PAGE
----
Book Review: Sorcery At Caesars
Sorcery At Caesars:
Sugar Ray’s Marvelous Fight
Inkwater Press 233pp
Boxing, perhaps more than any other sport, is fundamentally dramaturgical, an intersection of conflicting epics. And every fighter becomes, thus, a kind of document of his movement through a mosaic of collected stories. Strangely, however, these stories are often inscrutable to the fighters themselves. In his extraordinary new book, Steve Marantz explores the puzzling, secret narrative of Sugar Ray Leonard’s historic 1987 bout with Marvin Hagler and decodes, for us, the bout’s complexities which have, in the years since, alchemized into lore and fractured mythology. Sorcery at Caesars is a singular achievement, splendidly written and subversively inventive.
Marantz’s provocative thesis is that Leonard’s improbable victory was, in fact, the final turn in a carefully conceived, elaborately-staged performance of the Dark Arts. Indeed, we find in Marantz’s clever analysis a very real commitment to the idea of metaphysics in boxing: he fully understands the intricacies of psychological warfare, the centrality of ritualized display, and the magic of a counterintuitive sensibility.
That Leonard has now become one of boxing’s elder statesmen is, of course, a received view; but Marantz’s vision, far more radical and fascinating, reveals Leonard in his full range of coordinated contradiction. Tracing each fighter’s arc, as they curve inexorably toward a collision, Hagler emerges as the rogue parvenu and Leonard, the cool cosmopolitan. He is, at once, a creature of public consciousness, a confidence man, a worldly sophisticate but also a privately reflective student of the Self and its shifting identities. It is precisely this close attention to detail and the monastic ambience of his conjuration that distinguishes Leonard in his luminous moment. Marantz writes:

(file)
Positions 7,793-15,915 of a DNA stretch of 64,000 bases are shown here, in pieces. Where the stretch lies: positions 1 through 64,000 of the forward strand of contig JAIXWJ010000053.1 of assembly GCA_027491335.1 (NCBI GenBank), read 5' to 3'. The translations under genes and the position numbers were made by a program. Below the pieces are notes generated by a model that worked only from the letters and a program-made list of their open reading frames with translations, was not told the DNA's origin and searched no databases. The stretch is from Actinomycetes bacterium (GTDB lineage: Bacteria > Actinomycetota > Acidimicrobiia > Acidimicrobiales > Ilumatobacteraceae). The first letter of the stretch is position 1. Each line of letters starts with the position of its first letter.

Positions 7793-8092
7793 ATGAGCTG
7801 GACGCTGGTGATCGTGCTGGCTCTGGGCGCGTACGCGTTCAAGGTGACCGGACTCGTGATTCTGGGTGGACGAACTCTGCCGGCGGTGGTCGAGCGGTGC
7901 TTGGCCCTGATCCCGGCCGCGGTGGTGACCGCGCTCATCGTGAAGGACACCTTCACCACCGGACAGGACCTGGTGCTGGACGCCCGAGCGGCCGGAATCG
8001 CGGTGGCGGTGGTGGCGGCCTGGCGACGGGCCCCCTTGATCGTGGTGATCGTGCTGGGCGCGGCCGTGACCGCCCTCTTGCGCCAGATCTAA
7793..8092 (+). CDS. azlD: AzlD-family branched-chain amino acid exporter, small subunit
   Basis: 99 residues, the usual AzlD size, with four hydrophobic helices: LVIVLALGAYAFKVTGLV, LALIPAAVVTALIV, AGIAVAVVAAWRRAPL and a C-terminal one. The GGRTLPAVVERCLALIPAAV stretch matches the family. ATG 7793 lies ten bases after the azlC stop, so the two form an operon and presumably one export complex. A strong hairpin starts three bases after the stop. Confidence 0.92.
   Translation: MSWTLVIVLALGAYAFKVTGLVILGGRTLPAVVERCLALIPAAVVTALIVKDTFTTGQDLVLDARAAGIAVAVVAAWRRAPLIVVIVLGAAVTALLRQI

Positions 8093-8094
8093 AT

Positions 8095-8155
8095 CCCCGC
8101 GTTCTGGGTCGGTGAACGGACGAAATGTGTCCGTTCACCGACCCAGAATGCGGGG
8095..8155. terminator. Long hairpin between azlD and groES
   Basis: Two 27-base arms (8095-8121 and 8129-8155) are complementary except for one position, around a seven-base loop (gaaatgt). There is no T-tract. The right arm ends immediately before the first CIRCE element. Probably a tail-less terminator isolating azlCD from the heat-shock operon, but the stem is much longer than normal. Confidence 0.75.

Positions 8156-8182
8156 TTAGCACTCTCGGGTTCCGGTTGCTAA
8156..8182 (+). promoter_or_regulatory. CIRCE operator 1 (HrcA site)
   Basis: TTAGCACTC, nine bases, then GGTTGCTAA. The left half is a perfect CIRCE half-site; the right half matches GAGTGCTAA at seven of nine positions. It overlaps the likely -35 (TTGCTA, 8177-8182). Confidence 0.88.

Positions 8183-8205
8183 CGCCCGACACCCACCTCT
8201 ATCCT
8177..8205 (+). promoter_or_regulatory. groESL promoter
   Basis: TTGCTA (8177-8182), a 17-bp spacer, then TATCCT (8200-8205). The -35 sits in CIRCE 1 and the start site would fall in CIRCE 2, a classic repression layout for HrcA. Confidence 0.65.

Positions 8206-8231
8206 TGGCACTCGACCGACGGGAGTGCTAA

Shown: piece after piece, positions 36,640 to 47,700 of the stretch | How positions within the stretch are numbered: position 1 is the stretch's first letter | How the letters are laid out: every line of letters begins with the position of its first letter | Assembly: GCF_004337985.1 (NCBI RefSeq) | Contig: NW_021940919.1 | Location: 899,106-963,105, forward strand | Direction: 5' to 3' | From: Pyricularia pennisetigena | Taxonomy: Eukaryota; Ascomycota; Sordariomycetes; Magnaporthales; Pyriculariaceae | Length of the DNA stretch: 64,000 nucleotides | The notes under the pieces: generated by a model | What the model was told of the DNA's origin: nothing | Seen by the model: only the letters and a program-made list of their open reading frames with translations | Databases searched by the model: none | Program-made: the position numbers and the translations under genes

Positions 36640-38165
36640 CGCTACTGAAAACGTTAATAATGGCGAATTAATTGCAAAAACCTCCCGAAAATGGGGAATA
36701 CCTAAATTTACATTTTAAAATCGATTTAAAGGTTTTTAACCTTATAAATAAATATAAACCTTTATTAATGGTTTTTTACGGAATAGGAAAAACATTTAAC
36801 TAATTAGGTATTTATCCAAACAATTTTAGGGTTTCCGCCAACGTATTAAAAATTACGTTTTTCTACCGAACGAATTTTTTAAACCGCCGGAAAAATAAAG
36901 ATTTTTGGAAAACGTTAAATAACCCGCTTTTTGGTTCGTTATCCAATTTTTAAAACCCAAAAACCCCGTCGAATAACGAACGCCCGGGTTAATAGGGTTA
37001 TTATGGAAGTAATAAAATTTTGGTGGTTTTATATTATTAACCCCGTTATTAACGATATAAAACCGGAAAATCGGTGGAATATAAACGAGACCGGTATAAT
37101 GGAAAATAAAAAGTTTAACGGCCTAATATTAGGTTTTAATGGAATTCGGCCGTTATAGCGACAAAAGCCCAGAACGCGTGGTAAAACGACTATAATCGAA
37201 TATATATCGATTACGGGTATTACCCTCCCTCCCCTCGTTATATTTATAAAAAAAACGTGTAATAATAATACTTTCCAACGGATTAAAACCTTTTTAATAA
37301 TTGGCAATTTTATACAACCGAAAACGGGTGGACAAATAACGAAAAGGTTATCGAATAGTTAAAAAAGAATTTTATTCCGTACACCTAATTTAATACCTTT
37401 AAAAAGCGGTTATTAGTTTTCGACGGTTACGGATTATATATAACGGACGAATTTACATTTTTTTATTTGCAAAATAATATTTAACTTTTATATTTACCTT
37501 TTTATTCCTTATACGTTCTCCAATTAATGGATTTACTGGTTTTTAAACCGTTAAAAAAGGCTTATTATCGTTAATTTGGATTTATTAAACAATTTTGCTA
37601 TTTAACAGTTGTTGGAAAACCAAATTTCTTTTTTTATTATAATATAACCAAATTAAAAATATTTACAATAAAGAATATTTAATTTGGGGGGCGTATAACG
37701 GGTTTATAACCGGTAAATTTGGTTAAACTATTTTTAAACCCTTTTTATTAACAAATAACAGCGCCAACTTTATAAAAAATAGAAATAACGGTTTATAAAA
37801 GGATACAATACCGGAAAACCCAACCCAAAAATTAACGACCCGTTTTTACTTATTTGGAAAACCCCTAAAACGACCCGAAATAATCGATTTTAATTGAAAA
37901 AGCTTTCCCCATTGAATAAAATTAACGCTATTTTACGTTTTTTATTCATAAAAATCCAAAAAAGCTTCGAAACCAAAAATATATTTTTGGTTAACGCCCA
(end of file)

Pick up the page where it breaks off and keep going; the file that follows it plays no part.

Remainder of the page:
“Now materialized the specter of an outcome decided by three judges. Hagler’s inability to stop Leonard in the 9th diminished the likelihood of a knockout. Thoughts turned toward the three men with pencils [ … ] Leonard’s willingness to hold and Hagler’s refusal to complain underscored the finesse gap between the two. Leonard’s finesse also was seen in the ebb and flow of his attack. [ … ] Indeed, the 10th, essentially an even round, was ‘stolen’ by Leonard.”
From the remote, Greek concept of the pharmakeus, mystery and magic have imputed their influence to boxing through the tradition of cut men. But with this remarkable, eminently readable, and prodigiously learnèd book, Steve Marantz has conceived a language for speaking about the deep modalities of the Sweet Science as a space for narratological representation and mystical experience. Sorcery at Caesars is a major contribution to the literture of boxing, intellectually rigorous, engaging, funny, and brilliantly imagined. The show and the trick, to be sure, were Leonard’s, but the sorcerer is Marantz himself.
Columbus State University
Halawaukee Studio for the Arts